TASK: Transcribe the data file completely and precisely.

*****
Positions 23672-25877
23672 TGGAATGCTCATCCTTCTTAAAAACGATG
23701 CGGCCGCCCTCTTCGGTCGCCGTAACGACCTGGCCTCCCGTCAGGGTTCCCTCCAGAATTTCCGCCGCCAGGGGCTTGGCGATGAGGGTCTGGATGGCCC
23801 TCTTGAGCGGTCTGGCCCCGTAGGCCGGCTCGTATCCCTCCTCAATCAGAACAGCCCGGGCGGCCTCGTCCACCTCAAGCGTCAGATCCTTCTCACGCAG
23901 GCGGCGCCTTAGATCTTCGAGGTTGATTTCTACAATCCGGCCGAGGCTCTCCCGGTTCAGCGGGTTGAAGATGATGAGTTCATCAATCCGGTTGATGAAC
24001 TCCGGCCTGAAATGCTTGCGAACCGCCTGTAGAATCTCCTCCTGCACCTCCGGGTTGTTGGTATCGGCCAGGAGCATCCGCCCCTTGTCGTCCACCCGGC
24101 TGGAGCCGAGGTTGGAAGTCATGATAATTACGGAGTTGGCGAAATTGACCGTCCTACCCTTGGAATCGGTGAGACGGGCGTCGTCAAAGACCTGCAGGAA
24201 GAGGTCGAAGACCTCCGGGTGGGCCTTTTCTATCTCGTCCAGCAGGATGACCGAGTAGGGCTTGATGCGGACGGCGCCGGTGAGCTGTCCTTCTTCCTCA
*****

Positions 23672-25877
23672 TGGAATGCTCATCCTTCTTAAAAACGATG
23701 CGGCCGCCCTCTTCGGTCGCCGTAACGACCTGGCCTCCCGTCAGGGTTCCCTCCAGAATTTCCGCCGCCAGGGGCTTGGCGATGAGGGTCTGGATGGCCC
23801 TCTTGAGCGGTCTGGCCCCGTAGGCCGGCTCGTATCCCTCCTCAATCAGAACAGCCCGGGCGGCCTCGTCCACCTCAAGCGTCAGATCCTTCTCACGCAG
23901 GCGGCGCCTTAGATCTTCGAGGTTGATTTCTACAATCCGGCCGAGGCTCTCCCGGTTCAGCGGGTTGAAGATGATGAGTTCATCAATCCGGTTGATGAAC
24001 TCCGGCCTGAAATGCTTGCGAACCGCCTGTAGAATCTCCTCCTGCACCTCCGGGTTGTTGGTATCGGCCAGGAGCATCCGCCCCTTGTCGTCCACCCGGC
24101 TGGAGCCGAGGTTGGAAGTCATGATAATTACGGAGTTGGCGAAATTGACCGTCCTACCCTTGGAATCGGTGAGACGGGCGTCGTCAAAGACCTGCAGGAA
24201 GAGGTCGAAGACCTCCGGGTGGGCCTTTTCTATCTCGTCCAGCAGGATGACCGAGTAGGGCTTGATGCGGACGGCGCCGGTGAGCTGTCCTTCTTCCTCA